Meggitt is confident it can still be "a world leader in specialist engineering"; the City's view is less optimistic. Geoffrey Foster.
At 1pm on Friday 10 April the sun was shining out of a cloudless sky - literally and metaphorically. All over Britain businessmen were hugging their euphoria at the news that the Tories had got back with a clear majority. Whether they had really deserved to was another matter. But at last there were some positive signs that the recession might be on the way out, and John Major's unexpected triumph helped to sweep away a load of uncertainties. Perhaps now recovery would gather pace - the stock market had already taken off - and restore some of the buoyancy that had been missing since the late 1980s. Yet at the head office of Meggitt plc, down among the green hills of Dorset, the mood was distinctly sombre.
During the morning the engineering group's share price had put on 1p, then lost it again while other stocks went into a vertical climb. Three days earlier top management had been up in London, giving a presentation of the 1991 results to a City audience. It was not ideal timing - just before the election - but that couldn't be helped: the date had been fixed long since. Anyway, management reckoned it had a good enough story to tell. Despite the recession, both turnover (at £302 million) and profits (£23.5 million pre-tax) were almost unchanged. Since the successful rights issue in November, Meggitt - for the moment at least - had surplus cash to jingle. The company was therefore well placed to "take advantage of the growing number of high quality acquisitions that are becoming available," etc.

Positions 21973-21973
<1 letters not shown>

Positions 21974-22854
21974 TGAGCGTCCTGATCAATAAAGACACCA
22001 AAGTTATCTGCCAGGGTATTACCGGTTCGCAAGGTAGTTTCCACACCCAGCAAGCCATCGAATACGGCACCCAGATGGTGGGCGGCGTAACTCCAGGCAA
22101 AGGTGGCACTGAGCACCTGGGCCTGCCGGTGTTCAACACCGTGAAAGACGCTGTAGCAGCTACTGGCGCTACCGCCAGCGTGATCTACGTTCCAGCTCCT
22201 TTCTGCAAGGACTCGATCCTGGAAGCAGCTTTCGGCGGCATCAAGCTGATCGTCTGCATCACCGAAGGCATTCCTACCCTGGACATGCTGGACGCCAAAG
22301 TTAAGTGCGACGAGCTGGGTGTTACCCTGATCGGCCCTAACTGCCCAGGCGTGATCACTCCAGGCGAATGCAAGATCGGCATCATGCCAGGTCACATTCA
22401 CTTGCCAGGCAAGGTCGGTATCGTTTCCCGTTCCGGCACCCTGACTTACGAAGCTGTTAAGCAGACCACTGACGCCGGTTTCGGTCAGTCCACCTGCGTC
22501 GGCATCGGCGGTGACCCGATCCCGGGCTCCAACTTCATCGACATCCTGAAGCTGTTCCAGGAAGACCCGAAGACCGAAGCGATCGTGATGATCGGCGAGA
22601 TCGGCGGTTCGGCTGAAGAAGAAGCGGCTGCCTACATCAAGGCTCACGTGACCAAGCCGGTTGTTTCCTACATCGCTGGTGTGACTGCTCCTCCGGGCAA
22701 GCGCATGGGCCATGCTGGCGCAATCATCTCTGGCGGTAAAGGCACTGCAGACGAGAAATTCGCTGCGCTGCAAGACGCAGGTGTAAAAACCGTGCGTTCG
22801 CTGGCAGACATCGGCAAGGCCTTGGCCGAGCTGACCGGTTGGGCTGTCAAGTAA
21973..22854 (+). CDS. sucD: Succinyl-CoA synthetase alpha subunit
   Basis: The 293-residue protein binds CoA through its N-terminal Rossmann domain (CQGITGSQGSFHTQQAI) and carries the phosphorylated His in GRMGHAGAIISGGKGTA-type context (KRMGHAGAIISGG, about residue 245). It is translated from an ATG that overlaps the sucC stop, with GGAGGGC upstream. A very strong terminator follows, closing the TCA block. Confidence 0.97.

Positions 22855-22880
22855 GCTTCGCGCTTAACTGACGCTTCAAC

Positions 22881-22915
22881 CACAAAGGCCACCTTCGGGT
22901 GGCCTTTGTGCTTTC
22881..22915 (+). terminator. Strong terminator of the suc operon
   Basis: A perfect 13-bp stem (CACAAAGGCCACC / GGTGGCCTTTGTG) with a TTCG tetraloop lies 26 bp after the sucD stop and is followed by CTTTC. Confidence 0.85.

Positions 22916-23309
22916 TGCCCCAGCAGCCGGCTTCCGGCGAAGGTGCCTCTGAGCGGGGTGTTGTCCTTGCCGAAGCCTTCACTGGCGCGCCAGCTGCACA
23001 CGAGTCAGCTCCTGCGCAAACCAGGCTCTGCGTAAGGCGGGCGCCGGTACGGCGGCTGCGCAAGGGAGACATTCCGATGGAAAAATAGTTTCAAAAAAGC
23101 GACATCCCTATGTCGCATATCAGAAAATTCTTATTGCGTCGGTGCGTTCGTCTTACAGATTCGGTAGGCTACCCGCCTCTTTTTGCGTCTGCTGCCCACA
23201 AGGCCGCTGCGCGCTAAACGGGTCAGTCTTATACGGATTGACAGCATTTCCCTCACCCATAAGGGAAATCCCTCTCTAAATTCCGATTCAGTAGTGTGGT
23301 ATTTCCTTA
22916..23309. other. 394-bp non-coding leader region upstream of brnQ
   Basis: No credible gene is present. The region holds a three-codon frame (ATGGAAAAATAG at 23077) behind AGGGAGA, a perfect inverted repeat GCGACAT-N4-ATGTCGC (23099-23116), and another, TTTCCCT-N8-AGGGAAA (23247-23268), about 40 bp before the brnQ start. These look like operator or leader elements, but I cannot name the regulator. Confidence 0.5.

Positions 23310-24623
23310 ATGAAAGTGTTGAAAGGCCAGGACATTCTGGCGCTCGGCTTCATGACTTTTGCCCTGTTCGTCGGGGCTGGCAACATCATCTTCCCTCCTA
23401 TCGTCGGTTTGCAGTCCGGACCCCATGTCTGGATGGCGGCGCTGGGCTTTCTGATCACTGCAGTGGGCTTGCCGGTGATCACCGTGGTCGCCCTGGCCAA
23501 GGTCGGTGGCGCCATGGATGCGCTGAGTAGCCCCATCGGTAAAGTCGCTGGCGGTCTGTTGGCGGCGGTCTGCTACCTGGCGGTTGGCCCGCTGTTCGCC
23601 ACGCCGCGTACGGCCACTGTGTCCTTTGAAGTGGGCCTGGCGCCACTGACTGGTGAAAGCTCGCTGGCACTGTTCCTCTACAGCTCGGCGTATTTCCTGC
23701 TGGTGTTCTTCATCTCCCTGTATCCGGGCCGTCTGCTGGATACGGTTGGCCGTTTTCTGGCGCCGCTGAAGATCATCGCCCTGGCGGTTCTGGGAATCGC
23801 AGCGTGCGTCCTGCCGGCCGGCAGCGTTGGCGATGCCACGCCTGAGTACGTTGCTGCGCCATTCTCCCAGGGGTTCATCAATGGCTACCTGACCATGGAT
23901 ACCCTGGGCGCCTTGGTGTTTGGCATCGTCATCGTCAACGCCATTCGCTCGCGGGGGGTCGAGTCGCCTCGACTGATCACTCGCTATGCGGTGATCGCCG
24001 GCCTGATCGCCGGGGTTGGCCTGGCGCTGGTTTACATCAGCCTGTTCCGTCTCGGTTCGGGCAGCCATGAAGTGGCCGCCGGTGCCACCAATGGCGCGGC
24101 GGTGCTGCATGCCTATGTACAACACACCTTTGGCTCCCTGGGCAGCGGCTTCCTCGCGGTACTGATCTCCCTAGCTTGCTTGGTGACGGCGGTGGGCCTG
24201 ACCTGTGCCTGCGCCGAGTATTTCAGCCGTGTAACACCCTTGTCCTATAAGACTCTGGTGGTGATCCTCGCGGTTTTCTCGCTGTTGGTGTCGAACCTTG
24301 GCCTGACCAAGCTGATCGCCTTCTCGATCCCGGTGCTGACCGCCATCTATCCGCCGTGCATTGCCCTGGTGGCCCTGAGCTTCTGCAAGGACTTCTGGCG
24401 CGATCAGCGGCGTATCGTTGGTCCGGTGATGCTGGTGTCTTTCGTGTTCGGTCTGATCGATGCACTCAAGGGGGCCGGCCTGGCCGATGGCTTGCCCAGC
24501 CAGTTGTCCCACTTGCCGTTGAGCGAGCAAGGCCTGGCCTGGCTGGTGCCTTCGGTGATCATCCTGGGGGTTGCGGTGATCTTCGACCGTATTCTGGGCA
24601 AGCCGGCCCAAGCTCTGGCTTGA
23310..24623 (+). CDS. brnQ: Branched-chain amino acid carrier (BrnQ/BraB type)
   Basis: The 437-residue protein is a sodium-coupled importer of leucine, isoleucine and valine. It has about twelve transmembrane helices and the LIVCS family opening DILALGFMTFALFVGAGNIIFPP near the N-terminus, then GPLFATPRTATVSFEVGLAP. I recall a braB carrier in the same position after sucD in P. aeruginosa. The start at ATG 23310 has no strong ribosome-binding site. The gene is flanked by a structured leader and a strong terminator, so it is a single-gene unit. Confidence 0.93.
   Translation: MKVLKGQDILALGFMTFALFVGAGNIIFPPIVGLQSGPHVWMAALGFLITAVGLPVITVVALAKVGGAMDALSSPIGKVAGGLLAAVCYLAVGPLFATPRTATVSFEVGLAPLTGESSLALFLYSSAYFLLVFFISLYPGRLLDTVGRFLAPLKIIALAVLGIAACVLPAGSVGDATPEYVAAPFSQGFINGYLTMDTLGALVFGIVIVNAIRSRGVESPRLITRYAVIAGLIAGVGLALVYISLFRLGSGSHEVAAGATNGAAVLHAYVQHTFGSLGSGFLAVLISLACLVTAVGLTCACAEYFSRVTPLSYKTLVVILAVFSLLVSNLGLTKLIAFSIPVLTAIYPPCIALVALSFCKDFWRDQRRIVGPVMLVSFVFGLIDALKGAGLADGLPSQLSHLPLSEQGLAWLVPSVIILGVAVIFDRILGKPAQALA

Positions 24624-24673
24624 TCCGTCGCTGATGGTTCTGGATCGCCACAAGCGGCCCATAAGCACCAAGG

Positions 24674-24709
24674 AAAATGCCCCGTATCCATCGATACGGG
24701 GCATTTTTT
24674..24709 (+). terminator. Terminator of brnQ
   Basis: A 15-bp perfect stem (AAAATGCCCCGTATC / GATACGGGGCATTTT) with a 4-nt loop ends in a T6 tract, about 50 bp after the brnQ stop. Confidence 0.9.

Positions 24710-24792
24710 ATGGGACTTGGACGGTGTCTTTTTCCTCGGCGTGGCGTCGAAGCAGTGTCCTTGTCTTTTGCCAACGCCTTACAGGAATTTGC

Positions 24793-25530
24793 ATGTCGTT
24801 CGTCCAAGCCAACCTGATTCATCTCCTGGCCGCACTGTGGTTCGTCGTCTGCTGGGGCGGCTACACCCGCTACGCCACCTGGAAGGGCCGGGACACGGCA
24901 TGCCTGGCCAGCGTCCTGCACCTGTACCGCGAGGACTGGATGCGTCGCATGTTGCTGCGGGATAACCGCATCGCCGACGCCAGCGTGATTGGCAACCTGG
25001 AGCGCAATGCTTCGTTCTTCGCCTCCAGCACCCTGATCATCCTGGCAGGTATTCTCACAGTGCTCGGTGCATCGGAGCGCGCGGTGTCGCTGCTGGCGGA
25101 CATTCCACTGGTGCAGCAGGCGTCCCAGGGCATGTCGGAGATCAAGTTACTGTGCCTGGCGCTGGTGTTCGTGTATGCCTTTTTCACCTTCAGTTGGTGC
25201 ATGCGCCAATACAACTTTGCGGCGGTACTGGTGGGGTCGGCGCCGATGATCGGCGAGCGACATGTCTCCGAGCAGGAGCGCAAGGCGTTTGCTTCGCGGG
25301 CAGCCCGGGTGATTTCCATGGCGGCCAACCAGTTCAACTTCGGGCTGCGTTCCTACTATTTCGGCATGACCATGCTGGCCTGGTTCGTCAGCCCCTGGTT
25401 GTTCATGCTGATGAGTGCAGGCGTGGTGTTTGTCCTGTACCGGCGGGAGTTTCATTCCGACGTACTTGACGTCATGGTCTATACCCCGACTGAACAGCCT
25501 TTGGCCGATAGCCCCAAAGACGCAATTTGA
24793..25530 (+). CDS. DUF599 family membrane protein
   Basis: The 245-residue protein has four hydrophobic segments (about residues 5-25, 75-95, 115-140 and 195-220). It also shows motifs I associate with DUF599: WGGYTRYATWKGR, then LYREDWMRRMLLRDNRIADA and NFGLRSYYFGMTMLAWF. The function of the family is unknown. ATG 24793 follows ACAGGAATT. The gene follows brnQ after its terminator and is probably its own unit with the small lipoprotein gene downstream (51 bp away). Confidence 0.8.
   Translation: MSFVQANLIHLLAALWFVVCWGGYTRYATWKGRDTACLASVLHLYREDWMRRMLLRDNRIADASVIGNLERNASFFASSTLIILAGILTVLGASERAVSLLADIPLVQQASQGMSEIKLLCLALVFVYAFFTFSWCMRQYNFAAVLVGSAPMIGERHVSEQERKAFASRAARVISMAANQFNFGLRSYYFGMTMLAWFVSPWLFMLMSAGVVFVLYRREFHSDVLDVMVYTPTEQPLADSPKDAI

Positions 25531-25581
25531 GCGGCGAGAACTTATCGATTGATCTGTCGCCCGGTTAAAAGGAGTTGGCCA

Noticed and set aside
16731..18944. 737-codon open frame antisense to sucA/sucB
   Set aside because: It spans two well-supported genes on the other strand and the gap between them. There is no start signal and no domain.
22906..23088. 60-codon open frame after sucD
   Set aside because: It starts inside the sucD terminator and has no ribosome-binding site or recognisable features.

Somehow the message didn't seem to get across. Analysts saw the economic slow-down in Germany, not the openings for industrial controls that still remain in the east. (Controls are Meggitt's second biggest division). They focused on the present troubles of the airlines, not on the long-term growth in air travel, and hence in demand for aircraft. (Aerospace is the biggest division, and the most profitable). But chairman Ken Coates was not altogether surprised that Meggitt watchers should not accept management's view of its own prospects. What amazed him was that the City also seemed to think the company had no place in the Tory victory celebrations.
"The price will come back," said Coates, as if stating the obvious. Then why worry? "It's partly a macho thing," observed managing director Nigel McCorkell. But there's more to it than that. Meggitt's story since its rebirth eight-and-a-half years ago (which was when Coates and McCorkell completed the first-ever management buy-in of a British public company) has been one of extraordinary headlong growth. In 1983 Meggitt was already an old inhabitant of the little Dorset town of Wimborne Minster, and in a minor (and unprofitable) way of business as a supplier of machine tools. In that year it made a pre-tax loss of £180,000 on sales of under £4 million. The growth since then has overwhelmingly been based on acquisition. And for any acquisitive company, a strong share price is a prior condition of its progress, not simply a cause for swagger.